Hymn to Concord

by Ralph Waldo Emerson (1803-1882)

By the rude bridge that arched the flood,
Their flag to April’s breeze unfurled,
Here once the embattled farmers stood,
And fired the shot heard round the world.

The foe long since in silence slept;
Alike the conqueror silent sleeps;
And Time the ruined bridge has swept
Down the dark stream which seaward creeps.

On this green bank, by this soft stream,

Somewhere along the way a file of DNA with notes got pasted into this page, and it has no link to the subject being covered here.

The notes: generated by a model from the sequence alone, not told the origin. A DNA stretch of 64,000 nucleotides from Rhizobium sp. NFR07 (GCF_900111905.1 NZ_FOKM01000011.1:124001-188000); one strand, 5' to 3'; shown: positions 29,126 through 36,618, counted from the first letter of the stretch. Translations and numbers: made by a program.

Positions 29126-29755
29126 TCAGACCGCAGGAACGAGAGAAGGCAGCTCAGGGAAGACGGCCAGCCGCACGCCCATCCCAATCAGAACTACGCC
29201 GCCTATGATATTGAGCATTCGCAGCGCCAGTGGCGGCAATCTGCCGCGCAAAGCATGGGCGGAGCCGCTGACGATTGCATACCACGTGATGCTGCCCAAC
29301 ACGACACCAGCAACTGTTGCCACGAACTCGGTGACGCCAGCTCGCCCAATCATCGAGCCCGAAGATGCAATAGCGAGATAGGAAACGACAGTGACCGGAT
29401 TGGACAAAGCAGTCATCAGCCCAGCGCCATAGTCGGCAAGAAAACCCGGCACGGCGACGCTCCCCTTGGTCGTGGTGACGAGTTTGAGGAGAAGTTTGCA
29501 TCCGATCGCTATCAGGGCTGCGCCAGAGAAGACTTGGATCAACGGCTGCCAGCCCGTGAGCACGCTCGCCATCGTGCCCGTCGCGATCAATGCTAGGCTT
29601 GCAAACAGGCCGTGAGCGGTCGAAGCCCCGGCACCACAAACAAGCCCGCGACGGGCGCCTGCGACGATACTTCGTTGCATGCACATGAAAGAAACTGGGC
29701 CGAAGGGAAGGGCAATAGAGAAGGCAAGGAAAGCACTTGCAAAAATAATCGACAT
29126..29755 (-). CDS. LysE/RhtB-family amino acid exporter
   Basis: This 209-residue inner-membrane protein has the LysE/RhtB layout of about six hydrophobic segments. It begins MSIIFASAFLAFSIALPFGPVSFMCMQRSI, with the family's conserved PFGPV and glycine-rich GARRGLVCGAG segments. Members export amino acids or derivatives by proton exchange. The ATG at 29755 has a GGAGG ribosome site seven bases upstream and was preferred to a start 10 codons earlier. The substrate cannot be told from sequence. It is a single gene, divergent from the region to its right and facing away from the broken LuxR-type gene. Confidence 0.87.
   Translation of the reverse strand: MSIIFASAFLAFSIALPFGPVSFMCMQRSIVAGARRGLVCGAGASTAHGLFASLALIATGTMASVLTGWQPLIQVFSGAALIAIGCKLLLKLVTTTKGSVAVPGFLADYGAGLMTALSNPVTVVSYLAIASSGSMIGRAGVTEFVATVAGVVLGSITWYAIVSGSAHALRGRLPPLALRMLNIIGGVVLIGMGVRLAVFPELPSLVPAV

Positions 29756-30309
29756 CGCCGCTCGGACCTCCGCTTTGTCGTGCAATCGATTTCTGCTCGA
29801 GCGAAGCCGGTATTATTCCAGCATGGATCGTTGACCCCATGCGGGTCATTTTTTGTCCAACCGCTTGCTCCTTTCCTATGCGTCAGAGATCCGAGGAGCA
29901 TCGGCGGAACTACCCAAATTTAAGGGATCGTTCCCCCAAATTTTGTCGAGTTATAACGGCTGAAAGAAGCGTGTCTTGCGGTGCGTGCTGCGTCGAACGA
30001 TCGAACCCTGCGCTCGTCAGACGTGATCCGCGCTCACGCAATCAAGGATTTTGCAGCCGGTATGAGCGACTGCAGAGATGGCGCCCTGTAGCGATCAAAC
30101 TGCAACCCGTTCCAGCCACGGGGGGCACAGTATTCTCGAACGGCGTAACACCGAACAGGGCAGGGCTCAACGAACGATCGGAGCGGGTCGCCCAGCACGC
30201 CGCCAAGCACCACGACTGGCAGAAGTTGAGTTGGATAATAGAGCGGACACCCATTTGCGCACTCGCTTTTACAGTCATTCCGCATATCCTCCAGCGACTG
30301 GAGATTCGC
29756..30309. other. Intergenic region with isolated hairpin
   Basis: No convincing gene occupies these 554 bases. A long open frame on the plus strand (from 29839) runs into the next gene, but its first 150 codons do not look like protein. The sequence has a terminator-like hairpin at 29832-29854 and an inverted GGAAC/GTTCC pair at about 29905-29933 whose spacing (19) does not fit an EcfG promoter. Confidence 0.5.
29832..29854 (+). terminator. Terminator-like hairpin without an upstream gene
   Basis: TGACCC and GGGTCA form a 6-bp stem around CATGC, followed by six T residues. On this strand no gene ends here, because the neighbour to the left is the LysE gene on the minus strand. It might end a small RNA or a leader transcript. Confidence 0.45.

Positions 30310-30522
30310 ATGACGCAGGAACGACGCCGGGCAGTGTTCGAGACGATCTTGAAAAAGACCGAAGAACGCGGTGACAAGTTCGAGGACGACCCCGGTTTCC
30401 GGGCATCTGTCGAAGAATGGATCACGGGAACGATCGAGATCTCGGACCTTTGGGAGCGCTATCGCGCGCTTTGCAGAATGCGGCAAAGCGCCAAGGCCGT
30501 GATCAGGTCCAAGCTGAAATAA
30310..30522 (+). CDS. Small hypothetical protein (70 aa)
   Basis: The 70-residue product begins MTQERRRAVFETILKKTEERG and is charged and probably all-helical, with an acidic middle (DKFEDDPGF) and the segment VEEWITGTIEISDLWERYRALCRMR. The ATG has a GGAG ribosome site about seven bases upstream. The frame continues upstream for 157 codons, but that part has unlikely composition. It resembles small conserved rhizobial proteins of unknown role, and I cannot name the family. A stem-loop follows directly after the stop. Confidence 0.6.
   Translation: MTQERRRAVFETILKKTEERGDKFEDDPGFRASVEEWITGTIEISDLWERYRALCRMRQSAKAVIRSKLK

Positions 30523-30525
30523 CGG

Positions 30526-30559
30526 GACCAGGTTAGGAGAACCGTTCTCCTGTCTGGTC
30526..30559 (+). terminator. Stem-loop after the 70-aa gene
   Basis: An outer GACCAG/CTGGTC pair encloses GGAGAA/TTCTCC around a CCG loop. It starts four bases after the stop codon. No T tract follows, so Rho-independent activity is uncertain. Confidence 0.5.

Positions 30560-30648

We set to-day a votive stone;
That memory may their deed redeem,
When, like our sires, our sons are gone.

Spirit, that made those heroes dare
To die, and leave their children free,
Bid Time and Nature gently spare
The shaft we raise to them and thee.

Boston-born Ralph Waldo Emerson led the Transcendentalist movement of the mid-19th century.

A champion of individualism, he was a close friend of Henry David Thoreau.

Ralph Waldo Emerson Contemporaries
W.H.C. Hosmer
William Miller
Mikhail Lermontov
José Zorrilla

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